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Robotics Development Complex To Be Built at Alabama Community College

MONTGOMERY, Ala. — A robotics research and development complex will be built at Calhoun Community College in Decatur and is expected to train 450 people a year, Gov. Bob Riley announced Monday.

The governor said the complex will feature a two-year training program and help attract high-tech industry while improving the efficiency of existing industries.

Robotics manufacturers including Japan-based Omron and Mitsubishi, Switzerland-based ABB Robotics, Wisconsin-based Rockwell Automation and Ohio-based Motoman Robots have pledged more than $40 million in robotic machinery for the Decatur plant, said Ed Castile, director of Alabama Industrial Development Training.

“We’re not doing this to prove a point,” Riley said. “We’re doing it so that every company that comes to Alabama is going to have an innate advantage because of the training that we are able to provide.”

Dr. David Williams, president of the University of Alabama in Huntsville, said the state is “uniquely positioned to become a national leader in robotics and enhance the state’s competitive advantage over other states in this field.”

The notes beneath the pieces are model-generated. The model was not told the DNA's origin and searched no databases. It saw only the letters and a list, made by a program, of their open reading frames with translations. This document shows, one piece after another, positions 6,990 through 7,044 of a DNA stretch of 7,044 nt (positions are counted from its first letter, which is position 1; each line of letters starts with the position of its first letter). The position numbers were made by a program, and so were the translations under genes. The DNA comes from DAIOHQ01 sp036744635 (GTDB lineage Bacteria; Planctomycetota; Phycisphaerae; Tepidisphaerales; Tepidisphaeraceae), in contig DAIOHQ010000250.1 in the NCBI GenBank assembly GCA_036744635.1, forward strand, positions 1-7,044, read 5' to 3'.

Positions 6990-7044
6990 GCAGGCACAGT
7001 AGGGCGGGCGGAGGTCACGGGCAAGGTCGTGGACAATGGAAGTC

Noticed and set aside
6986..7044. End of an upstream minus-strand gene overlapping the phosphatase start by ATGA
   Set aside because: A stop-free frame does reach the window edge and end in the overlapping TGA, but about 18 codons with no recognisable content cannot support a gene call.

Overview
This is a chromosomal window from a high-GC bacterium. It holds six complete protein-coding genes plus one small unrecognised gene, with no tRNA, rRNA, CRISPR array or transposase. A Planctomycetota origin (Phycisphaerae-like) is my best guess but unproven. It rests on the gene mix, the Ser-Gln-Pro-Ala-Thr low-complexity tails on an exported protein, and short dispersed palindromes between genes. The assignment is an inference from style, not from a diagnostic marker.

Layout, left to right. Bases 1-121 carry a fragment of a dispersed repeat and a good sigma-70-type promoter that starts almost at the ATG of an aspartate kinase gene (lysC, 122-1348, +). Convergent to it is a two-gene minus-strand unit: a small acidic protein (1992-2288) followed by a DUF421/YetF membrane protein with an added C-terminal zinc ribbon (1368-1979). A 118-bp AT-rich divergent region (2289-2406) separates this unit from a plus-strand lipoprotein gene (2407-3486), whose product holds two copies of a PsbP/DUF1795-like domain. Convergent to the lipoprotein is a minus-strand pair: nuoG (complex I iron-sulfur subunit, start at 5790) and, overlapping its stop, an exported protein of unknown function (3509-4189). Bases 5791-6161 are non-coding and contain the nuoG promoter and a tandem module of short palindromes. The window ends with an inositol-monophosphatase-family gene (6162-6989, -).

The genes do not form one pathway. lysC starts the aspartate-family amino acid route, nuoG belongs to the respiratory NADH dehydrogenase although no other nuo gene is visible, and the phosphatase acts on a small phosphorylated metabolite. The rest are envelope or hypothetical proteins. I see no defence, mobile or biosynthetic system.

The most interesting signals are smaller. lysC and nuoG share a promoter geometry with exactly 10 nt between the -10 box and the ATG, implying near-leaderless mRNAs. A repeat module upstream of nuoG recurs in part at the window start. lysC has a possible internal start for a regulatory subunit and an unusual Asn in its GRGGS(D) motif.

Williams, whose university is a partner in the project, said proximity to Huntsville, with its aerospace and other high-tech industries, was a major factor in choosing Calhoun Community College. Wallace State Community College in Hanceville also was considered.

When the state budget permits, a second plant on the same site is planned for use by NASA and the U.S. Army Missile Command for research, development and testing of robotics for military and space exploration projects. At a third proposed plant, also on the site, companies would be able to build and adapt robots for new industries.

Riley said about $8 million in state funds and between $7 million and $8 million in city and county funds will be used to build the plant. Construction is to begin in six to eight months and training in about 18 months.

Riley said graduates of the two-year program will be ready to walk onto a manufacturing plant floor and begin work immediately. He said the program also will provide a step up for those seeking a bachelor’s or master’s degree at a four-year school.

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